Kenny Barron and Friends Celebrate Monk
San Francisco, CA
October 10, 2019
Seventy-six-year-old pianist Kenny Barron
needs no introduction to avid jazz fans, having been a fixture on the scene for decades. He is known for his own work as well as his participation as co-founder of the Thelonious Monk
tribute band Sphere
which was active from 1982 to 1998 and had adopted the late pianist's middle name as its moniker. He currently teaches at Juilliard School of Music and formerly taught at Rutgers.
For "Kenny Barron and Friends," Barron selected two outstanding musicians to share the stage with him at Herbst Theater in San Francisco, California put on by SFJAZZ: Miles Okazaki
and Benny Green
. Port Townsend, Washington-native Okazaki is renowned for his opus Work Volumes 16 (The Complete Compositions of Thelonious Monk)
(Self Produced, 2018) and so was a natural pick for the evening. Born in New York, Green was reared in Berkeley, California where he took up piano at the age of seven. His style is often compared to that of Oscar Peterson
and Bud Powell
, and he is a veteran of Betty Carter
Taking the stage at the Herbst, Barron launched into an evocative and winding rendering of "Monk's Dream." Introducing "Reflections," Barron told the audience that "Monk wrote some beautiful ballads which are some of my favorites." Barron worked through a percussive version of "I Mean You" next before standing to introduce the bearded and bespectacled Okazaki. His first choice was a sensitive version of "Locomotion," followed by "Brilliant Colors" and "Nutty." He bent and swayed as he plucked. Next, Green shared his version of "Monk's Dream," a favorite of his father. "Tinkle Tinkle" and then "Ruby My Dear," named (Green told us) after Monk's first girlfriend, followed. Just before the intermission, it was time for an elaborate and lovely version of "Teo," named after the producer Teo Macero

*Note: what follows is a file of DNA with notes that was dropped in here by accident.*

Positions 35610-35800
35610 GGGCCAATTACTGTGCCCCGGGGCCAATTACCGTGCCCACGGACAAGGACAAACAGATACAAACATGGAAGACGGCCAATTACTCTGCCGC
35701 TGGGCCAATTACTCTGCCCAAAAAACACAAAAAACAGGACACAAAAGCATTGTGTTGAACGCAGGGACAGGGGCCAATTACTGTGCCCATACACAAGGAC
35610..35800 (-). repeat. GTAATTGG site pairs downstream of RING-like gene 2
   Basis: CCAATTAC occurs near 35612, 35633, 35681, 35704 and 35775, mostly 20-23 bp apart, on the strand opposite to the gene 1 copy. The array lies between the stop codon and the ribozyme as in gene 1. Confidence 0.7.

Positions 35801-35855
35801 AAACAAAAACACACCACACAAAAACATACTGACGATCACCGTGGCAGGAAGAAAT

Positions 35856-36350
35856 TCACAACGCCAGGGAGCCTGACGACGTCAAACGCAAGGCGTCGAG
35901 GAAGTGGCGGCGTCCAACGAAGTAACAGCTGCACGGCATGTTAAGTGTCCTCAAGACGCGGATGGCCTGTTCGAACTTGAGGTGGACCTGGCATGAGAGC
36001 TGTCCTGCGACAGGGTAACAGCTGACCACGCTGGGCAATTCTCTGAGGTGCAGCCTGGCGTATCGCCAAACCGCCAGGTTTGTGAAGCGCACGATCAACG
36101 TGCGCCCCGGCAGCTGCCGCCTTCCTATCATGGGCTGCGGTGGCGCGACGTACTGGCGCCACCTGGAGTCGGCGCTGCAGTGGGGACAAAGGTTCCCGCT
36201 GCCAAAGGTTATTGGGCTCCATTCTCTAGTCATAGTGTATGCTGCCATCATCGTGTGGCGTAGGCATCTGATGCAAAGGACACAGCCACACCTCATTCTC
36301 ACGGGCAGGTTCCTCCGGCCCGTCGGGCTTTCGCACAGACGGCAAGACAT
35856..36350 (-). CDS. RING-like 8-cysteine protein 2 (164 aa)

Taking the stage again, Barron and Okazaki played "Epistrophy," another number and then played riffs off of each other during "Round About Midnight." Barron was replaced by Green for "Hackensack." Barron then returned for a memorable trio version of "Mysterioso."